Houses are Fields joins the fast-growing genre of illness memoirs in verse. (In the last week alone, I’ve encountered no fewer than three such books published in 2010. And I am aware that there are many more.) Silverman’s poems treat the subject of a mother’s brain tumor, exploring relationships between a child and her dying (mother) and well (father) parents; the meaning of death; the nature of illness; and the power—and limits—of memory.
These poems are written in simple, sometimes spare, even understated, language (“Then the cheek and the swelled skin / under, and the pink chin, trembling”). They are fraught with emotion, yet often restrained (“When we imagine someone asking us / the answer is sadness”). They are frequently poignant (“At night in the swept yellow gleam of the kitchen / I sit with my father and watch while he eats // I offer a secret or ask for a story”); sometimes anxious (“Someone is singing, somewhere else. I hear things. / I could not ever leave the house”); and infrequently, but understandably, angry (“And here in the mirror / my mother’s face / is a ball of dough. Who / the fuck. Do you know / you’re you, I asked, underneath it. No?”) It’s the rhyming (dough/know/no) that keeps these lines from “Fugue” from becoming simply ranting or anger out of control, and which demonstrates Silverman’s competence and care as a poet.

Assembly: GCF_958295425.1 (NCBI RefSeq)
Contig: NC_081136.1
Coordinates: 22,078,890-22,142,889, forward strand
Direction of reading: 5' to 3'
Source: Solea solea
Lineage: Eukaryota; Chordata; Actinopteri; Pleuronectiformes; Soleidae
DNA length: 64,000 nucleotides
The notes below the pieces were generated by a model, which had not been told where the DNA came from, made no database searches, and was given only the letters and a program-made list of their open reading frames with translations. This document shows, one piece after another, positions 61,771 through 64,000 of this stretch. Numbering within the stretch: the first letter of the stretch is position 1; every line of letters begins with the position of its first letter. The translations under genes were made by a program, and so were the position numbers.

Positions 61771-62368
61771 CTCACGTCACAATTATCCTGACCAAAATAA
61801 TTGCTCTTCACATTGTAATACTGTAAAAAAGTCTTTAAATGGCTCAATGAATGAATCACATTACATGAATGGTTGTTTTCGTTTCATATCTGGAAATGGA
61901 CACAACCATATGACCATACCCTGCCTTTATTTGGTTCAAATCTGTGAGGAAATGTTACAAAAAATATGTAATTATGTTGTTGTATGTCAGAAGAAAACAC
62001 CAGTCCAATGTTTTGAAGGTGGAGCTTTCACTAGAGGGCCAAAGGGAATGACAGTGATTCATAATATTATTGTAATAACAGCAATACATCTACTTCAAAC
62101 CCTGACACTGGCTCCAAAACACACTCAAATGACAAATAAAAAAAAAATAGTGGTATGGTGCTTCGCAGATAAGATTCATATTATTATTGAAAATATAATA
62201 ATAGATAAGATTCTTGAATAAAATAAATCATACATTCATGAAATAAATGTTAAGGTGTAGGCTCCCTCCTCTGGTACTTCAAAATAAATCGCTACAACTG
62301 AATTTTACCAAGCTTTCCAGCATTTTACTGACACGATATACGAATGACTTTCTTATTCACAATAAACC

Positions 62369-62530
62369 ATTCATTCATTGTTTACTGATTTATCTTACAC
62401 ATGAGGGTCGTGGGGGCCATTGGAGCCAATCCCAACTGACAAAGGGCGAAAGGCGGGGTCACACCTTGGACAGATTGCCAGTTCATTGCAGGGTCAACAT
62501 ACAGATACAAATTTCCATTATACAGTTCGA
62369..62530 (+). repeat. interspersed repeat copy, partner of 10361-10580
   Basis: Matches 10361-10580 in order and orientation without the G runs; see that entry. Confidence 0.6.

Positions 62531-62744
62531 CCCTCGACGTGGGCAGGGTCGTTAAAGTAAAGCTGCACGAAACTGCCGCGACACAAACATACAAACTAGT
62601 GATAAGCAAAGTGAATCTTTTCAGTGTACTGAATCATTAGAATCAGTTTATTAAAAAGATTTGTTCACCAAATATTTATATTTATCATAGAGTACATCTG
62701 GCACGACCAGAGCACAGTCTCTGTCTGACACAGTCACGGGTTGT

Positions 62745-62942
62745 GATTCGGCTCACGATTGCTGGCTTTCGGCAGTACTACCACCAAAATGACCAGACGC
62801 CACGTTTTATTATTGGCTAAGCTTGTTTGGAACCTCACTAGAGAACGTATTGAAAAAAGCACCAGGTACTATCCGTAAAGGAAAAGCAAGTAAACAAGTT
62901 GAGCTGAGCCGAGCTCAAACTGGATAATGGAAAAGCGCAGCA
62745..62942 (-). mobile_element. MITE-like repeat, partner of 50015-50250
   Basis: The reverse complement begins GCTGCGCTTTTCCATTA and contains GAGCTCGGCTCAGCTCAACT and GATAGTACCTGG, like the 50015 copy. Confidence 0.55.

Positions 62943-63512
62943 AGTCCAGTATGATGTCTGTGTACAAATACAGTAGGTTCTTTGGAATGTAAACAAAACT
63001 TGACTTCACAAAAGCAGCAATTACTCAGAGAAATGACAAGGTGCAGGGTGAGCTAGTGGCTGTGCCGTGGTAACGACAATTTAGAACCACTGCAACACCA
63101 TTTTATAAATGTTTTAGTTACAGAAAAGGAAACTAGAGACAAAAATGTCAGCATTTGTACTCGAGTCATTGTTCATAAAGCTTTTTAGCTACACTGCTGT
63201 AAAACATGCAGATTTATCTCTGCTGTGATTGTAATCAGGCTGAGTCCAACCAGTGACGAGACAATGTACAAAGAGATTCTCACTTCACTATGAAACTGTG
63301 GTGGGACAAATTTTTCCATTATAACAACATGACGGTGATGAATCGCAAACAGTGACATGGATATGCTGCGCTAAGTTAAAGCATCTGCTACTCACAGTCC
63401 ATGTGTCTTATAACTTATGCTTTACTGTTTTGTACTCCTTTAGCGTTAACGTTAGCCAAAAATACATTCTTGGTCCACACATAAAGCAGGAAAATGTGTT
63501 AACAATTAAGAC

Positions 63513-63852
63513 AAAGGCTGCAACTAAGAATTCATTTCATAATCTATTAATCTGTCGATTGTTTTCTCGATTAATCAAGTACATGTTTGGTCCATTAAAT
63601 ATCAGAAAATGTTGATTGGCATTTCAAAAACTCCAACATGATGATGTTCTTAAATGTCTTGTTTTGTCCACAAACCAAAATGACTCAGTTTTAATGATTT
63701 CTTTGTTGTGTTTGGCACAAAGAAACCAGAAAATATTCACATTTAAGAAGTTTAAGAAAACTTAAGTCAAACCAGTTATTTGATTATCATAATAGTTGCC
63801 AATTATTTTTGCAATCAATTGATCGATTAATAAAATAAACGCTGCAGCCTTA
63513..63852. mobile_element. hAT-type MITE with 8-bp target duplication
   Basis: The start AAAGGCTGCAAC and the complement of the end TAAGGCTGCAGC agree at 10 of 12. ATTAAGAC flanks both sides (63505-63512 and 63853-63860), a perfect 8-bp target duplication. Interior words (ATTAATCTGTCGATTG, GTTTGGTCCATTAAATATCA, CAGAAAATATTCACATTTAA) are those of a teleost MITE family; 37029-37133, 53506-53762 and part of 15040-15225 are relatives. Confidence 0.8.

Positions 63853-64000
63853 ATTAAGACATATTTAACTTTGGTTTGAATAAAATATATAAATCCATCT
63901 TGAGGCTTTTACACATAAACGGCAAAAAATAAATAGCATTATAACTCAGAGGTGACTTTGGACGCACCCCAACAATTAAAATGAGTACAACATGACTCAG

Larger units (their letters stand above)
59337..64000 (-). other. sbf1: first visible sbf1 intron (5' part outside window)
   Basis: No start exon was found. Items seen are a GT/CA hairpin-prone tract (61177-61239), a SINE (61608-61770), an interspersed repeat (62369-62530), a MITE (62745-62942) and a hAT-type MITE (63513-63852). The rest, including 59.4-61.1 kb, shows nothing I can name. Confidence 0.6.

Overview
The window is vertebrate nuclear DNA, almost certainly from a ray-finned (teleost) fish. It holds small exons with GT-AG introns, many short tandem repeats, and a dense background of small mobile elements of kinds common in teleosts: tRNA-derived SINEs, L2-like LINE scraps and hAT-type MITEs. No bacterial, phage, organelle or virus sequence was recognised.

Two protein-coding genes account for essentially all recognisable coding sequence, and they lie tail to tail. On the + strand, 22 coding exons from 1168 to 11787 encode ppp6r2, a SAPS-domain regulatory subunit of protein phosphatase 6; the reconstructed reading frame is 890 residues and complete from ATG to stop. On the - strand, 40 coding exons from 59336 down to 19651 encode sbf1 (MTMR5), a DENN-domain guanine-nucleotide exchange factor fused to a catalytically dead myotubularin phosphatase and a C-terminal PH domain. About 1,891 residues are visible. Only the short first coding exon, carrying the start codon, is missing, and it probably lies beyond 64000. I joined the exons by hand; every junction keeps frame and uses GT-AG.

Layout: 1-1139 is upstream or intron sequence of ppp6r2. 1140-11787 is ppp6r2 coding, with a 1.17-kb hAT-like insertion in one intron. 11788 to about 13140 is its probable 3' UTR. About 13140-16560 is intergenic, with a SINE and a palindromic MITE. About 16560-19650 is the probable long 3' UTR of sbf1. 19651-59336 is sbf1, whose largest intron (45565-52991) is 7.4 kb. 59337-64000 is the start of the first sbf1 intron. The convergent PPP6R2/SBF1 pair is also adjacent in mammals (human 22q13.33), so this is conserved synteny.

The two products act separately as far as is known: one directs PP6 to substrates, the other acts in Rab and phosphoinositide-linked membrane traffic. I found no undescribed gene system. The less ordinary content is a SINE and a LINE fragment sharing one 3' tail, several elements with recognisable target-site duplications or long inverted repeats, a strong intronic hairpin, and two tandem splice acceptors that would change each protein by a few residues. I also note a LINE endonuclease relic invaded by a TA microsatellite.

A series of “Little by Little” poems is quite lyrically satisfying, as is a long poem “Poem to Keep What I Love,” the penultimate in the book, which contains lovely lines that are less conversational than the style of many of the poems and which change the pace in useful ways. In the book’s final poem, “The Spring Before Spring,” the poet draws the entire collection to a loving and hopeful conclusion: “We are grateful for your love, my mother said. / It makes your heart strong.” These poems will make you hurt, more so if you have dealt with the devastating illness of a loved one, but they may also help you heal.